Last night, I got home from a long day of running around, and I decided to throw on something from the stack of Blu-rays while I worked. I ended up settling on "Lethal Weapon 2," and as I watched the film, I was also checking e-mail and seeing what was going on in the world of film. That's when I stumbled across the news that production designer Michael Riva had passed away. At first, I thought it was a coincidence that I was watching a film Riva had worked on when I got the news, but when you look at his filmography, the odds seem somewhat stacked, because this is one of those guys who worked on everything.
His final film will end up being "Django Unchained," and creating a pre-Civil War south as filtered through the sensibilities of Quentin Tarantino sounds like one of those jobs that would be a dream for a production designer. He's also still got "The Amazing Spider-Man" coming out, and I'm curious to see how he's remagined the world that Sam Raimi established on the first three films… especially since Riva was the production designer on "Spider-Man 3." You could also make the case that as the designer of "Iron Man" and "Iron Man 2," he set a template for the larger Marvel Movie universe that other people will be following for many years to come.
You've got a lot of options for what to watch and how, and we want to help you plan your weekend with a new column where we'll highlight three things you can see in theaters, three things you'll find streaming, and three titles new to home video. Appropriately enough, we call this The Weekend Watch.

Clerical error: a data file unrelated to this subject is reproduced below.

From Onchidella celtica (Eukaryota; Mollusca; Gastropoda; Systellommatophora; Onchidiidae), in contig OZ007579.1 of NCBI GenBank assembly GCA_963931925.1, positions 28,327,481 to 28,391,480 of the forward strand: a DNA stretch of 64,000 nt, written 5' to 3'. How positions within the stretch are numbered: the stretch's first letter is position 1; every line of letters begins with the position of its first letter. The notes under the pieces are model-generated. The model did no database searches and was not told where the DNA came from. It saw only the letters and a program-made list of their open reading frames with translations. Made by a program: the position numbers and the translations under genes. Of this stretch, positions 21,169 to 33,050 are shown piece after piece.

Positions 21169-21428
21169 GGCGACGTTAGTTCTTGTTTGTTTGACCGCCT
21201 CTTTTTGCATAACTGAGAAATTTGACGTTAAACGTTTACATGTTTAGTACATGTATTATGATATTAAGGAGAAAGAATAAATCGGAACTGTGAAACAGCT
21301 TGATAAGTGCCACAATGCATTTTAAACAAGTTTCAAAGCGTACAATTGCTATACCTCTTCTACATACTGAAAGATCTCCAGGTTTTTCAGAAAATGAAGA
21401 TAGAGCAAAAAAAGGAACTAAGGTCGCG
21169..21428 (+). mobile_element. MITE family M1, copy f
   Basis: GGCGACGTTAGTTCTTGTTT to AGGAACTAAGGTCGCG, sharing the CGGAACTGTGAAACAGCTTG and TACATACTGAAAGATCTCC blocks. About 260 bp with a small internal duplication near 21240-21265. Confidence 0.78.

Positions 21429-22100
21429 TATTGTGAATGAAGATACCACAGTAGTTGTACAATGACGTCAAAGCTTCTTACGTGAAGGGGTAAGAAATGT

For many genre fans, today must feel like Christmas. After all, the frenzy that has accompanied every stage of production for Ridley Scott's "Prometheus" is probably the most enthusiasm I've seen to one of his films pre-release in quite a while. That's not the only new film in theaters this weekend, depending on where you live, but it's certainly the highest profile title. If you decide to sit out opening weekend, there's plenty to discuss on the streaming and home video fronts.
IN THEATERS TODAY
My initial review for the film is up already, and I'm going to take the unusual measure of writing a second post-release piece that I'll post Monday, replete with spoilers, so we can dig in and really discuss what we think of the film. For now, even if I have some issues with the film, I can't imagine telling another film fan not to check it out theatrically. I'm going to the Rave, a giant IMAX 3D screen, for my second viewing, and if nothing else, I look forward to feeling like I'm going to fall through the frame into the amazing world that Ridley Scott and his team have built for us with this movie.